• Dogs learn faster when corrected! BUSTED: High levels of punishment may have adverse effects upon a dog’s behaviour. Reward-based training may improve a dog’s ability to learn.Rooney, Nicola Jane, and Sarah Cowan. “Training methods and owner–dog interactions: Links with dog behaviour and learning ability.” Applied Animal Behaviour Science 132, no. 3-4 (2011): 169-177.

The emotional pain is deep

As an abuse victim, canine trauma behavior specialist and intuitive ( empath) healer,
I feel and communicate with animals in a non-verbal language and I realized that an e-collar is a tool that has no use in my toolbox. I feel it's unethical as a healer to put the dog into an emotional state that creates a fear of failure.

I tested several collars on myself.

I tested several collars on myself.

I'm not calling anyone unethical, I’m just explaining my personal ethical standpoint.

It's time for us professionals to raise our vibration and confidence, and be preventive and authoritative in our interaction with dogs.

Understanding emotional energy, trauma, stress, and disabilities will allow us to help dogs better and with long term stability.


Roman Gottfried is an internationally renowned Holistic Dog Training, Intuitive Healer  and Dog/Human Relationship Coach. He works with dog parents worldwide to help their dogs reach their full potential, by teaching them the holistic philosophy of creating a healthy relationship with their dog. He sees clients both online and in-person in Phoenix, Arizona. Visit www.romansk9training.com for more information or to schedule an appointment.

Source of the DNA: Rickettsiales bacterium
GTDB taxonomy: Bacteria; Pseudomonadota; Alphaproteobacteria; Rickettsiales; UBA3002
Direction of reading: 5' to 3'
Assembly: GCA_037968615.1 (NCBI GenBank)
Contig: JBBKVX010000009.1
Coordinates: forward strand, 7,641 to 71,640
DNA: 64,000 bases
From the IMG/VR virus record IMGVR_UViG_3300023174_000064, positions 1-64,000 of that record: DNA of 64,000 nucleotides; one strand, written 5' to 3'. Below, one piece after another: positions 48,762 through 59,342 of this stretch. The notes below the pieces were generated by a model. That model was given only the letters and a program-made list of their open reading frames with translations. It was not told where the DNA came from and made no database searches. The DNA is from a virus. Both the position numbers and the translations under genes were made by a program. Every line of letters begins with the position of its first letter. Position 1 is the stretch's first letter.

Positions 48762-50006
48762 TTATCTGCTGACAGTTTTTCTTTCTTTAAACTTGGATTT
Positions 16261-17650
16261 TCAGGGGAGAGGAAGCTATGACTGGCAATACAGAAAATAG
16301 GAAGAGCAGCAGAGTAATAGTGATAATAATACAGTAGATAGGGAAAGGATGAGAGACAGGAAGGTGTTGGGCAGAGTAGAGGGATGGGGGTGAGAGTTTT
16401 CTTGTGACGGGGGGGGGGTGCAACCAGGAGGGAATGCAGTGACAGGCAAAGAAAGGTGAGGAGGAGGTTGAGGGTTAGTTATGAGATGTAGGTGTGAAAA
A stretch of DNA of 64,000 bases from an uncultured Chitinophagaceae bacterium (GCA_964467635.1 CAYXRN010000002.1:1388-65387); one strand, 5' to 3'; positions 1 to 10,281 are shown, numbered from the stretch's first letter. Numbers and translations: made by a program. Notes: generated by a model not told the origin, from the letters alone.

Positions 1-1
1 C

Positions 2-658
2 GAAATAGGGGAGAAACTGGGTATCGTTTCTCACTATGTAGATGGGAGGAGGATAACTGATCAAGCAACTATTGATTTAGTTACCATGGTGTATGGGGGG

Learned helplessness: Seligman, M. E. P. (1972). "Learned helplessness". Annual Review of Medicine. 23 (1): 407–412. doi:10.1146/annurev.me.23.020172.002203 

Owner Attachment and Problem Behaviors Related to Relinquishment and Training Techniques of Dogs Jennifer Y. Kwan  & Melissa J. Bain

Pages 168-183 | Published online: 01 Apr 2013


Dog-Human Communication

Clare Browne, Nicola Starkey, Mary Foster, James McEwan